Posted in Book Review, Books I have read

A Snapshot of Murder – Frances Brody

Crime Fiction
4*s

Despite coming to this historical crime series relatively late they have become a firm fixture in my autumnal reading with something so appealing in going back to seemingly less complicated times but of course not neglecting the fact that some people are always going to be bumped off! The bonus with this series is that the murder is more or less of page and the reader can enjoy the mystery without needing to get themselves overly anxious about the killing bit. And so it is for A Snapshot of Murder, the tenth in the Kate Shackleton series.

The year is 1928 and the Brontës are becoming big business, so much so that a museum is opening in Haworth and it’s big news. Back at home Kate is indulging in her other passion than sleuthing as a member of The Headingley Photographic Society. The young lad Derek proposes a group outing and although, as always when a committee is involved, there is plenty of huffing and puffing about the donation to be made and the location to be visited they eventually set off for the opening of the museum with the hope that they will capture some fantastic pictures in the bargain. One thing to say for these novels is that Frances Brody really knows how to lay the groundwork for book and luring you into a time and place.

As might be expected no sooner have they arrived in the picturesque location than there is a murder! As it happens the victim happens to be the most disagreeable male character so we can swiftly move on with nary a tear shed. Even better there is an instant mystery as his wife Carine, also a member of the photographic society, has just discovered that her fiancé a man she believed to have died in WWI is actually alive and well and returned ‘home.’ It also hasn’t escaped anyone’s notice that while Tobias Murchison was busy being disagreeable and boorish, young Derek had provided a bit of solace to Carine. The motives are stacked up, the opportunities catalogued and the local police predictably a little bit confused and so our intrepid sleuth Kate Shackleton is roped into the investigation.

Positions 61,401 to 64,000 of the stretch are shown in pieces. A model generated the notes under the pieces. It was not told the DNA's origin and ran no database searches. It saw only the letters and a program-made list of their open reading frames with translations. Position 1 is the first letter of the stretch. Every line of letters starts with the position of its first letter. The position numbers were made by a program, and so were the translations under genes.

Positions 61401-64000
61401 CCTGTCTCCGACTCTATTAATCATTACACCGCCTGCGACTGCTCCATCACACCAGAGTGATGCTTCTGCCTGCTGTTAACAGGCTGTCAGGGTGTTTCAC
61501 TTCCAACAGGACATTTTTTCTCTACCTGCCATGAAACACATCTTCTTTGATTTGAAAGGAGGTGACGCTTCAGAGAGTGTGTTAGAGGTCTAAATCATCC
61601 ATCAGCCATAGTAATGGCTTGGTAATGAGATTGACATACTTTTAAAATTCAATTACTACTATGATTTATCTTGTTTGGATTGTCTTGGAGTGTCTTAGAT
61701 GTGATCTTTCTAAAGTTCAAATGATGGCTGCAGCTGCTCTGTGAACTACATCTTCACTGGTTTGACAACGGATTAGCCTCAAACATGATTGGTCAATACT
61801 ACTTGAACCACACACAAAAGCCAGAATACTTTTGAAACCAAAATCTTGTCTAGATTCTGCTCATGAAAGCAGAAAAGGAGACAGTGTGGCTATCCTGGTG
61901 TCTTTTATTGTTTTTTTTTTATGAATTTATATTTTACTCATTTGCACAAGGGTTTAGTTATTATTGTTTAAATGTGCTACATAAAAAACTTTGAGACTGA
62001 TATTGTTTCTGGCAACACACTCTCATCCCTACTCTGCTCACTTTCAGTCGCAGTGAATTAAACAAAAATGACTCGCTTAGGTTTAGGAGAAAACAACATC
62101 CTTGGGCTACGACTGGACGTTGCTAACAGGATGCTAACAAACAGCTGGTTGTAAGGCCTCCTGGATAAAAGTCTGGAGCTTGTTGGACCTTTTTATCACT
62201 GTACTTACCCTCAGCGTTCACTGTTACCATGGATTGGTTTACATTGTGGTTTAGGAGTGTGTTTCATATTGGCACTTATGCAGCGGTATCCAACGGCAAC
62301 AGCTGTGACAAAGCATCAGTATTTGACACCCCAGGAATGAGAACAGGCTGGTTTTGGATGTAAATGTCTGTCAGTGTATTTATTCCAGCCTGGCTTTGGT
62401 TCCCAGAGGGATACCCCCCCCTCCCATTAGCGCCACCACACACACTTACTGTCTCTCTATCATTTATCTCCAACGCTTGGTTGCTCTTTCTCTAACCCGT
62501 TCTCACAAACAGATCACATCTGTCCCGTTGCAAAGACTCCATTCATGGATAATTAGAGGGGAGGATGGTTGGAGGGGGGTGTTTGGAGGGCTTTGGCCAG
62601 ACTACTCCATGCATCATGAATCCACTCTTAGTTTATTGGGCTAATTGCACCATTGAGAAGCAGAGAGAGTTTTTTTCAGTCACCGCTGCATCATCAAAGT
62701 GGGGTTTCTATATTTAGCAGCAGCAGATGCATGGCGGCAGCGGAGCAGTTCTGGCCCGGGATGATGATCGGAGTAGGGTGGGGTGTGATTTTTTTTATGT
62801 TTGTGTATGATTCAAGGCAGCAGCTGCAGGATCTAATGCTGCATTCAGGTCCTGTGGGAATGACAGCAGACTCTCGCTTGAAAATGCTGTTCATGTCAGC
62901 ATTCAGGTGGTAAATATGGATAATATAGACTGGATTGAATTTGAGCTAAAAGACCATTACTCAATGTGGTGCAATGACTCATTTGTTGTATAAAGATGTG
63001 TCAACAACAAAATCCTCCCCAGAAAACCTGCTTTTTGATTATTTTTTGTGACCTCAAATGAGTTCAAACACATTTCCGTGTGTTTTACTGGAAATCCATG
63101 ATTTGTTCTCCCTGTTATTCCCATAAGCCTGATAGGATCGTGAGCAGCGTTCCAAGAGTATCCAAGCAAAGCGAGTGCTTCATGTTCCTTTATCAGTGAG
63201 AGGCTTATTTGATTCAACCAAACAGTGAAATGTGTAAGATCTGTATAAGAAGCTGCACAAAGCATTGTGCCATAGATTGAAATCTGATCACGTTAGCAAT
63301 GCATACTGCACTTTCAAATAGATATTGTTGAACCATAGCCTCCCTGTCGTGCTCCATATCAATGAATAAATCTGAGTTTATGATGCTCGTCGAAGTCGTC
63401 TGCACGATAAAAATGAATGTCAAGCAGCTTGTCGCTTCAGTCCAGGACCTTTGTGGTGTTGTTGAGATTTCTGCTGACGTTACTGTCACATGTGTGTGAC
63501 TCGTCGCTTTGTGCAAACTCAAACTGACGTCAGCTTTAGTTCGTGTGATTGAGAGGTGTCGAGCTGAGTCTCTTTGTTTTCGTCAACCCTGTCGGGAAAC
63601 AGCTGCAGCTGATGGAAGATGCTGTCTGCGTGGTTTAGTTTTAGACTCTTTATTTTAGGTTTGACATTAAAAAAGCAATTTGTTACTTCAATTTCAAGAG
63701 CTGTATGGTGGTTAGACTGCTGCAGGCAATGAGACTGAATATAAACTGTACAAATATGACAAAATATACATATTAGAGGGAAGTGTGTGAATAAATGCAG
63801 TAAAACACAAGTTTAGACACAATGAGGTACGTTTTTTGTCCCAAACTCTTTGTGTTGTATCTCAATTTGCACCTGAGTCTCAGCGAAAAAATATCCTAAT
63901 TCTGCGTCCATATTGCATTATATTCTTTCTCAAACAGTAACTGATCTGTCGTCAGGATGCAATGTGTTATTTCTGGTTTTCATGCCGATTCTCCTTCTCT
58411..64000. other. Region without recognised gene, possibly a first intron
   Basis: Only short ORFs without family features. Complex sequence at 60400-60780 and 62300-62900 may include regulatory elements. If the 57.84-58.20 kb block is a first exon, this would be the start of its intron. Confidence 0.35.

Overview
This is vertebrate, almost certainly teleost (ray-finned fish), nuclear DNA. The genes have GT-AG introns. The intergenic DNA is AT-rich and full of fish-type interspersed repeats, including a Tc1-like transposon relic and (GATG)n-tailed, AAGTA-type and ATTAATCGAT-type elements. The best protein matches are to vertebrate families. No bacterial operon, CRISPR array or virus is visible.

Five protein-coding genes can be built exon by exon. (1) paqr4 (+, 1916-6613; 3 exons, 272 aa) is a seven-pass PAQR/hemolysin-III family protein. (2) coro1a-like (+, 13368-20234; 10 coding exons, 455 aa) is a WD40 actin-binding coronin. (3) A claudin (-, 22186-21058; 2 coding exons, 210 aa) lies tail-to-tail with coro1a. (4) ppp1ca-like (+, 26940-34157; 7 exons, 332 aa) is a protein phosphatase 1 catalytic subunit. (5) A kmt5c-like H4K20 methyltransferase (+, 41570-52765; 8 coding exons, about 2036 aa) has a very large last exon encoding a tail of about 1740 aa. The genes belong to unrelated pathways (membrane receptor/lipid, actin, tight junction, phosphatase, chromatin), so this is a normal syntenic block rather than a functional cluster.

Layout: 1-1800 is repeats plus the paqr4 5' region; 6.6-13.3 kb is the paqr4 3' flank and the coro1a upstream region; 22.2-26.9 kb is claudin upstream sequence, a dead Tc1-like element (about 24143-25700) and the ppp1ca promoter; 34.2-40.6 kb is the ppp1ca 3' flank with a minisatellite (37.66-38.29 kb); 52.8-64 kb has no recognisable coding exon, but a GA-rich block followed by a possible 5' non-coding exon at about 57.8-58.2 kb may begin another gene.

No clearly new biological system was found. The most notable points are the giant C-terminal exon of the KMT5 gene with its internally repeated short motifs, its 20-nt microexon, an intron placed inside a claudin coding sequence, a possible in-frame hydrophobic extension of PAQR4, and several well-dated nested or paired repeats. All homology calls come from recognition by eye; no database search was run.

As always with these books the chief protagonist comes over as a very capable woman. The setting may be many years ago but she is fairly modern in her outlook and not inclined to faints or vapours, or to be fair constantly underlining how difficult it is for women in society at the time. In fact I think I’d get on very well with Kate Shackleton who seems to have an abundance of intelligence and a fairly bright outlook on life when you take into consideration that she investigates the worst humanity can do to each other.

The settings are brilliantly done, with the link to the Brontë family and Wuthering Heights in particular the photographic theme lends itself so well to really setting the scene thereby conjuring up the much-loved book as well as setting the scene for murder in 1928!

As this is a series we meet some past characters including Kate’s bubbly niece Harriet but somehow unlike many other crime fiction series all the characters except those that take centre stage are more or less backdrops, so while it is nice to meet them the book really is focussed on the main players in the mystery itself.

I’d like to say a huge thank you to the publishers Little Brown Book Group, and the author Frances Brody for a thoroughly entertaining and enjoyable trip to Brontë land in A Snapshot of Murder!

First Published UK: 25 October 2018
Publisher: Little Brown
No of Pages: 448
Genre: Crime Fiction – Series
Amazon UK
Amazon US

The Kate Shackleton Series

Dying In The Wool: 2009
A Medal For Murder: 2009
Murder In The Afternoon: 2012
A Woman Unknown: 2013
Murder on a Summer’s Day 2013
Death of an Avid Reader 2014
A Death in the Dales 2015
Death at the Seaside 2016
Death in the Stars 2017

 

Posted in Book Review, Books I have read

Death in the Stars – Frances Brody

Crime Fiction
4*s

Set at the time of the solar eclipse in 1927 with a cast of variety hall entertainers we are treated to a splendid mystery of the death of one of their number. Coming close on the tails of two other accidents Kate Shackleton has the job of unravelling the truth.